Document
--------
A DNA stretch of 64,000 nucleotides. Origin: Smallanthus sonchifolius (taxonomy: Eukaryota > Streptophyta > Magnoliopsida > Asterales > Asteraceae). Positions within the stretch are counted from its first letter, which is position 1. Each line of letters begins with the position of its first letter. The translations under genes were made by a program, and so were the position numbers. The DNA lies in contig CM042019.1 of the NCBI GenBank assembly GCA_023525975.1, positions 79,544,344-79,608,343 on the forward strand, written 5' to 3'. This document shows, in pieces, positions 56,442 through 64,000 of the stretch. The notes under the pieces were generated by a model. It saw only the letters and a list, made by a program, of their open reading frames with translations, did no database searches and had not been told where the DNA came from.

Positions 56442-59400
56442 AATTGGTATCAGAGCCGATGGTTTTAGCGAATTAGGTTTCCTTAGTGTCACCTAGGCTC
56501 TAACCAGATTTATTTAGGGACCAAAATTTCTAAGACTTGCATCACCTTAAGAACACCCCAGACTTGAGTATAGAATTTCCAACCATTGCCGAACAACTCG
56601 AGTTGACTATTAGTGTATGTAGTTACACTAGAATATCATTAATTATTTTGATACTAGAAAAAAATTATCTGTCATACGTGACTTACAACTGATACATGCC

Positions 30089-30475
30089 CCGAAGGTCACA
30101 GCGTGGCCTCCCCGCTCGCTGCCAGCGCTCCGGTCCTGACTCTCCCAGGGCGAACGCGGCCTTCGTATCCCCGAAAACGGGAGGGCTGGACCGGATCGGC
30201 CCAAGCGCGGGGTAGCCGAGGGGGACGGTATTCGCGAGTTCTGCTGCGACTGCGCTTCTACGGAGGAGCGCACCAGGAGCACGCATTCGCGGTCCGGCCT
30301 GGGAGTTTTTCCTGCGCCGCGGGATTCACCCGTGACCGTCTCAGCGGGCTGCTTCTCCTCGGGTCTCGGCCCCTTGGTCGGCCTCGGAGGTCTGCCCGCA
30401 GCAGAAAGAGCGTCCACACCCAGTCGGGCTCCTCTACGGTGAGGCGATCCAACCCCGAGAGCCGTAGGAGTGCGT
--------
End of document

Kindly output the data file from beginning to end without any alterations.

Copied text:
A DNA stretch of 64,000 nucleotides. Origin: Smallanthus sonchifolius (taxonomy: Eukaryota > Streptophyta > Magnoliopsida > Asterales > Asteraceae). Positions within the stretch are counted from its first letter, which is position 1. Each line of letters begins with the position of its first letter. The translations under genes were made by a program, and so were the position numbers. The DNA lies in contig CM042019.1 of the NCBI GenBank assembly GCA_023525975.1, positions 79,544,344-79,608,343 on the forward strand, written 5' to 3'. This document shows, in pieces, positions 56,442 through 64,000 of the stretch. The notes under the pieces were generated by a model. It saw only the letters and a list, made by a program, of their open reading frames with translations, did no database searches and had not been told where the DNA came from.

Positions 56442-59400
56442 AATTGGTATCAGAGCCGATGGTTTTAGCGAATTAGGTTTCCTTAGTGTCACCTAGGCTC
56501 TAACCAGATTTATTTAGGGACCAAAATTTCTAAGACTTGCATCACCTTAAGAACACCCCAGACTTGAGTATAGAATTTCCAACCATTGCCGAACAACTCG
56601 AGTTGACTATTAGTGTATGTAGTTACACTAGAATATCATTAATTATTTTGATACTAGAAAAAAATTATCTGTCATACGTGACTTACAACTGATACATGCC

Positions 30089-30475
30089 CCGAAGGTCACA
30101 GCGTGGCCTCCCCGCTCGCTGCCAGCGCTCCGGTCCTGACTCTCCCAGGGCGAACGCGGCCTTCGTATCCCCGAAAACGGGAGGGCTGGACCGGATCGGC
30201 CCAAGCGCGGGGTAGCCGAGGGGGACGGTATTCGCGAGTTCTGCTGCGACTGCGCTTCTACGGAGGAGCGCACCAGGAGCACGCATTCGCGGTCCGGCCT
30301 GGGAGTTTTTCCTGCGCCGCGGGATTCACCCGTGACCGTCTCAGCGGGCTGCTTCTCCTCGGGTCTCGGCCCCTTGGTCGGCCTCGGAGGTCTGCCCGCA
30401 GCAGAAAGAGCGTCCACACCCAGTCGGGCTCCTCTACGGTGAGGCGATCCAACCCCGAGAGCCGTAGGAGTGCGT